On Thursday, March 12, Seyfarth issued a flash survey to our clients to get a pulse on employer reactions and benchmark their responses to the COVID-19 crisis. The questions covered a broad range of employer issues raised by the pandemic, from planned changes to leave and work-from-home policies, to handling sick employees and taking employee temperatures.
We received more than 550 responses between March 12 and 16. Our respondents represented every imaginable industry, and we drew responses somewhat evenly from each region throughout the United States, with nearly 60% of respondents answering on behalf of employers with 500 or more employees.
During these difficult and fast-moving times where every day holds unprecedented, wide-scale actions that demand immediate response from employers, many of the early answers likely would be different today. Even so, our survey serves as a brief snapshot in time that points to interesting insights and trends.
Perhaps most importantly, survey respondents indicated they were clamoring for guidance, including information on federal, state, and local legislative updates; policy and benefits guidance; crisis communication support; and benchmarking. To that end, our COVID-19 Task Force has been tracking the emerging pandemic since late last year, and produces real-time, real-world guidance for employers through our COVID-19 Resource Center. We will continue to take the pulse of our clients in coming days and weeks, and report back on further developments.
As of survey closure on Monday, March 16, 19 respondents indicated that a US employee in their organization had tested positive for COVID-19, which in most cases resulted in an extended closure.
Nearly 85% of responding companies were actively encouraging employees to work from home in some or all parts of the country, and more than 65% were taking steps to create an ability for employees to be able to work from home who do not normally do so.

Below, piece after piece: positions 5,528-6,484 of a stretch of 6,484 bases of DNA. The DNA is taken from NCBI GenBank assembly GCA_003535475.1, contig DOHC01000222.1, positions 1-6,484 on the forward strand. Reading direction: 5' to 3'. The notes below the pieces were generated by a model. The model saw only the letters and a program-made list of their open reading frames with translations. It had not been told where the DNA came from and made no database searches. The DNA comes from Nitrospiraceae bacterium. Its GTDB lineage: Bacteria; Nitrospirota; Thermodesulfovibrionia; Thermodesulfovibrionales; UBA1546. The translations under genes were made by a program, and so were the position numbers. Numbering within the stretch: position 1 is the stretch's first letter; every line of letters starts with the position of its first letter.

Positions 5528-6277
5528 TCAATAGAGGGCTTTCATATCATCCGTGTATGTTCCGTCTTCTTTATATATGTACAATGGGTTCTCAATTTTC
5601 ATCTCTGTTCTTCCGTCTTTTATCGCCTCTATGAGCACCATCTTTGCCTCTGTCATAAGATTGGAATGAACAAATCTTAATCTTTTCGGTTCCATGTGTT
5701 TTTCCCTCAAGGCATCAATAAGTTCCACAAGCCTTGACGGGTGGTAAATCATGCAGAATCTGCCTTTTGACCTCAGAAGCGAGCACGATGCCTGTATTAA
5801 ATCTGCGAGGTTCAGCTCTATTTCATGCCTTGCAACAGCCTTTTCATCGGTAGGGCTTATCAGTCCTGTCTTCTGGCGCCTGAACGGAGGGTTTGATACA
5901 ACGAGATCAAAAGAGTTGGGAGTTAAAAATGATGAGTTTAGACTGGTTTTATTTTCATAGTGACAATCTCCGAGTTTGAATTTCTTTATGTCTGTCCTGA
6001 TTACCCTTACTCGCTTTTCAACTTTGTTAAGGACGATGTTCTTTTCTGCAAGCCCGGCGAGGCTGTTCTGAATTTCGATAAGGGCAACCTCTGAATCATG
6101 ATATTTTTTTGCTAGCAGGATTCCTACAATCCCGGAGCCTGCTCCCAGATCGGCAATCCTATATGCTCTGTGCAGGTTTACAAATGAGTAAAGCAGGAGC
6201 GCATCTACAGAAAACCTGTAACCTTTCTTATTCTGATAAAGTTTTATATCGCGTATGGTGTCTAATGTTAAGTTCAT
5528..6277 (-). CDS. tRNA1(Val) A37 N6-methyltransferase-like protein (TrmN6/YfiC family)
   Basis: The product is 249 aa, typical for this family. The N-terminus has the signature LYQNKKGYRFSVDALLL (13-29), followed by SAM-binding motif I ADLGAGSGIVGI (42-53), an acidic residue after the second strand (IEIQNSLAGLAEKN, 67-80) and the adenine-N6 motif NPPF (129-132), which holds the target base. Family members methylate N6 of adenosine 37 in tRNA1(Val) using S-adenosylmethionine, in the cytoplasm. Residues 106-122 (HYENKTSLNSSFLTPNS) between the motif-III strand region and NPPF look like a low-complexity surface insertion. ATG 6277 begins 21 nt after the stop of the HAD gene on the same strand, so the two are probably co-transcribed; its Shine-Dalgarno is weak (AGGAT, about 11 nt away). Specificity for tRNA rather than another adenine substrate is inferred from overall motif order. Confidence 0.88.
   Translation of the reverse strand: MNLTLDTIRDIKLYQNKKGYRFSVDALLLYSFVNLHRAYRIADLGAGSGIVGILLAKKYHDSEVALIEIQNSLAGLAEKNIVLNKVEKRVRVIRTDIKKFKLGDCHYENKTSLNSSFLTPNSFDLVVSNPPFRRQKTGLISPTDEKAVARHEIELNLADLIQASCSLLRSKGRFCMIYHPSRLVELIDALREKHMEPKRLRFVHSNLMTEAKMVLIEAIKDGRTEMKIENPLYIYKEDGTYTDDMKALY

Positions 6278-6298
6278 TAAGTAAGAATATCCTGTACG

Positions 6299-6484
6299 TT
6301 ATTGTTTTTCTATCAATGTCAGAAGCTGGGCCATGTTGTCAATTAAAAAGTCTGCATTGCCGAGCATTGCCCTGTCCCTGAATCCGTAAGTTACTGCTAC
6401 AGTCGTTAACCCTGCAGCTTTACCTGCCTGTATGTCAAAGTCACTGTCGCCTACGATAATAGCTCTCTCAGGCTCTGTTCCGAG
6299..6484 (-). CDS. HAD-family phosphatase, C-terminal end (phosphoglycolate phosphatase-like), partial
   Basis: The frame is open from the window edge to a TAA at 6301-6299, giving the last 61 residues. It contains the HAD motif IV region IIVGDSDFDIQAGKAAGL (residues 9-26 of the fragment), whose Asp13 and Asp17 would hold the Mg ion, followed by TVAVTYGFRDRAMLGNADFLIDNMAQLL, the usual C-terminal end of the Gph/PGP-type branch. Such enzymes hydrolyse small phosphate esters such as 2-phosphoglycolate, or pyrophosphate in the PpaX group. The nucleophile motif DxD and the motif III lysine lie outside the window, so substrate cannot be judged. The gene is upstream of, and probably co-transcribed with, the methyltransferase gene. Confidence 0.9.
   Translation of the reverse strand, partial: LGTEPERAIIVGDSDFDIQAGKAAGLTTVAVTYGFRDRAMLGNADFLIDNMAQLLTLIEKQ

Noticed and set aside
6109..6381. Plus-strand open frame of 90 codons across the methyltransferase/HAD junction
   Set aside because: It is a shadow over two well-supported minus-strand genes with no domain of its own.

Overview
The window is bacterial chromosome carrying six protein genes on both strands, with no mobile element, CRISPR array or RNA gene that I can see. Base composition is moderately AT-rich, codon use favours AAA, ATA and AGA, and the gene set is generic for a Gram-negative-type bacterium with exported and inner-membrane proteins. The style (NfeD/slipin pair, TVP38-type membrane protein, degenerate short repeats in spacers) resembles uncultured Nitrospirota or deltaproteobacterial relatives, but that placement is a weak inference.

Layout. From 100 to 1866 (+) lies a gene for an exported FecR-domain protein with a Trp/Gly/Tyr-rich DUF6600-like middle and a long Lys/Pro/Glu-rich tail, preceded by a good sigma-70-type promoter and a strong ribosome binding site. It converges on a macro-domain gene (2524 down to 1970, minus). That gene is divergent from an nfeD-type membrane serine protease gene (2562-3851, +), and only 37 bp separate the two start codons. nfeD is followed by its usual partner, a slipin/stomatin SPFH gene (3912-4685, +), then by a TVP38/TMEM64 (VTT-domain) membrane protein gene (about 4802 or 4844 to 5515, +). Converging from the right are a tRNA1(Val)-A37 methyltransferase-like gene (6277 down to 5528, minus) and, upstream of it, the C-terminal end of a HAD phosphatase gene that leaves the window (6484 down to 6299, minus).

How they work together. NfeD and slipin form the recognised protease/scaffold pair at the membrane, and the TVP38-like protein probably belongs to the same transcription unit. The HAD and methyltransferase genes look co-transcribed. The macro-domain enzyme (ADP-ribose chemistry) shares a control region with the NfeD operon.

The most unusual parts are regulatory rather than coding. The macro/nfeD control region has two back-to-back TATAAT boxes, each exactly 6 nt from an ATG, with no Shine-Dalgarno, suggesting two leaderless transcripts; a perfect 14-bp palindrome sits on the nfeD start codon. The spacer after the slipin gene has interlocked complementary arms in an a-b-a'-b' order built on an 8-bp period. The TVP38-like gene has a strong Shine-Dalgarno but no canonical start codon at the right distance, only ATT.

Nearly 70% of respondents were continuing to require or newly requiring medical sign-offs for return to work, despite government concerns about overtaxing already busy medical offices with such authorizations.
While many employers were providing leave or quarantining employees, only about 40% were providing regular salary continuation, and 28% were providing unpaid leave or something less than regular wages.
Only about 14% of respondents indicated that they were providing additional benefits, but the results included some creative options such as: leave donation, additional sick leave, tolerance of negative PTO balances, commuter or parking benefits to keep employees off public transportation, and free testing.
While the relevance of precise travel history fades with each day of the crisis, as of Friday 90% of respondents were requiring a 14-day quarantine of employees who had indicated travel in China or other Level 3 countries.
Interestingly, nearly 40% of respondents were requiring a quarantine for employees who indicated they had been on a cruise, and approximately 20% were starting to require quarantines for employees based on travel to particular hot-spots around the United States.
About 10% of respondents were starting to take employee temperatures for some or all positions.
Respondents were evenly split on allowing employees to wear N-95 respirators at work, with 30% answering yes, 30% answering no, and 30% not having given it any thought.